By LINDA MOSS
The future of Bigbelly and bamboo in Montclair ended up on the agenda for discussion at the Township Council conference meeting on Tuesday night.
Montclair deployed 40 of the Bigbelly units, solar trash compactors, in the downtown business district in February, and the council got a report on how they have worked out at its meeting. Based on that update, the local governing body asked Acting Township Manager Tim Stafford to prepare a bid to buy more trash compactors.
Two officials from Needham, Massachusetts-based Bigbelly – regional account manager Joseph Nardello and regional sales director Rick Gaudette – appeared at the council meeting with statistics. So far the initial 40 units have collected 24 tons of waste and are averaging five days each to fill up, with the average trash collection five times a month, according to Nardello.
The Bigbelly receptacle at 21 Church St. is getting the largest volume of trash, filling up roughly every day, he said. Montclair officials get alerts when a Bigbelly is 80 percent full and ready for pick-up, cutting down the number of trips that municipal sanitation workers have to make and reducing overtime costs, Nardello said.
Mayor Robert Jackson and Deputy Mayor Robin Schlager both deemed the Bigbelly rollout a success.
“It looks so much better than the open garbage cans,” Jackson said. “It almost, I think to some people, makes it cool to throw away their garbage … To me the downtown looks cleaner since we put them in.”
Schlager said that now there are no more unsightly overflowing trash receptacles in downtown, adding that she had recently seen Bigbelly units during trips to New Orleans and Hershey, Pennsylvania.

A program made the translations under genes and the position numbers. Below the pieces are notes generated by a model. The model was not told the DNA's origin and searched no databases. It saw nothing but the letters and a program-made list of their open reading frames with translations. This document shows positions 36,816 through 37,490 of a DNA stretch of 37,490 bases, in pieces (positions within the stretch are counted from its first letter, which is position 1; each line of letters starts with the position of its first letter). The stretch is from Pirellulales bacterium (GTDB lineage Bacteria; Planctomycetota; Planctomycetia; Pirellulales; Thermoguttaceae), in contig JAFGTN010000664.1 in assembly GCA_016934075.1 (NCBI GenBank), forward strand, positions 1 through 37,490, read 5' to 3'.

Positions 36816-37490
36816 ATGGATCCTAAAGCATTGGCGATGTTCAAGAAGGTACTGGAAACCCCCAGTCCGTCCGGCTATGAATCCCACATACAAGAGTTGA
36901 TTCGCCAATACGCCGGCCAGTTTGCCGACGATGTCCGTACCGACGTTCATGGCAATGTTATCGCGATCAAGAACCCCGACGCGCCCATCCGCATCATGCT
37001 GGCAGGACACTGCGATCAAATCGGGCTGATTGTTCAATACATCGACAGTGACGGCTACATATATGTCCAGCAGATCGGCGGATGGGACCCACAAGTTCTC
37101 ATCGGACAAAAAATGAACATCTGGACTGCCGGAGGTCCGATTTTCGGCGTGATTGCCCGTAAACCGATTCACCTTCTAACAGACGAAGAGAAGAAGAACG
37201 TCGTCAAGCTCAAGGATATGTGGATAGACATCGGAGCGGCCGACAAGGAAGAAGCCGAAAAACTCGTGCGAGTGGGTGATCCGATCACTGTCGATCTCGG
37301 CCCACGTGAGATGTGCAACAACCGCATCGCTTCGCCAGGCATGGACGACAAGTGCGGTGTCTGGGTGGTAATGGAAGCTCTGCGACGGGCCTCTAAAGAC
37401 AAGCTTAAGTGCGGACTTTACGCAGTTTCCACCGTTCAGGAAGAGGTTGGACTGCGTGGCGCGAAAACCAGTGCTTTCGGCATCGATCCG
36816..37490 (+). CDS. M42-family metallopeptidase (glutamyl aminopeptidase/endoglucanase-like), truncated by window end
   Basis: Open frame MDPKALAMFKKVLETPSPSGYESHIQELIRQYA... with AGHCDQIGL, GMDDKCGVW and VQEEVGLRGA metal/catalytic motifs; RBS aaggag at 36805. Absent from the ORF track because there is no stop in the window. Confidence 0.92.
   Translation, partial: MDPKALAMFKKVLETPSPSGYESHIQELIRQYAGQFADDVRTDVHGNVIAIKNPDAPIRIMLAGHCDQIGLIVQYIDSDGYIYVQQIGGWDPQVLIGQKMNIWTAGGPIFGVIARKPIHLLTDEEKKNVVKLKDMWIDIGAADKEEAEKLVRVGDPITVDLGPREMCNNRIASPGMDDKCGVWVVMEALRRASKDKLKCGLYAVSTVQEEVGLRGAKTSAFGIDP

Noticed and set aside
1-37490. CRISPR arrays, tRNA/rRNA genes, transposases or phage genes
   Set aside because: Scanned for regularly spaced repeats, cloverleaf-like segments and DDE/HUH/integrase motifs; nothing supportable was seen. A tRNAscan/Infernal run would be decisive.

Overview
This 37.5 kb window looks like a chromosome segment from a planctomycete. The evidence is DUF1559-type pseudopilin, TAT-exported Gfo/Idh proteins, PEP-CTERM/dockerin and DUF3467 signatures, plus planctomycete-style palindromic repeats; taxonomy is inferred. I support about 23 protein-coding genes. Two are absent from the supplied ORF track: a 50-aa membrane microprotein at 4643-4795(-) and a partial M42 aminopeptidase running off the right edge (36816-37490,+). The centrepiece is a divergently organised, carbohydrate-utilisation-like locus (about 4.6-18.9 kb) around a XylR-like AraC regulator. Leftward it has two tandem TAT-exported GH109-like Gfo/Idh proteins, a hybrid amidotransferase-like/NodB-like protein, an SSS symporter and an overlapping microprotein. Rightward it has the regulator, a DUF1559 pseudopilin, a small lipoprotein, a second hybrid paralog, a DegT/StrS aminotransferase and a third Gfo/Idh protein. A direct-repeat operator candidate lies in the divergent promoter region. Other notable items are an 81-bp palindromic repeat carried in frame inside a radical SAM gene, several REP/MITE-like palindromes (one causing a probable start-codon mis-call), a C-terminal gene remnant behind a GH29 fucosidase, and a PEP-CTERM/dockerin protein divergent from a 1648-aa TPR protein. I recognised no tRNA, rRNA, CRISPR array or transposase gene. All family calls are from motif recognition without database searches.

Bigbelly has mapped out 30 potential new locations for its units in the South End, the Upper Montclair business district, Walnut Street and Bloomfield Avenue.
But the company will have to bid to do the next stage of installation, just as it did on the first go-around. Last year Bigbelly came in with the lowest bid, $72,500, to install and service the first units in Montclair.
In another discussion Tuesday, Schlager said that she will be sending council members sample ordinances from other municipalities that ban or restrict the planting of bamboo. The issue was brought to her attention by one of her Second Ward constituents, according to Schlager. A number of New Jersey towns, including Old Tappan and Lodi, have either passed such regulations or are considering them.
“I was on the phone with this gentleman for a very long time, and I really felt his plight,” she said. “It’s [bamboo] so invasive, and literally the only way to get rid of it is to cement it. The shoots just germinate.”
Schlager also suggested that Township Arborist Steve Schuckman speak to the council about the issue.
Third Ward Councilman Sean Spiller said that the problems caused by bamboo had come up at meetings of the Township Environmental Commission, “basically in terms of it really being a nuisance and difficult to control.”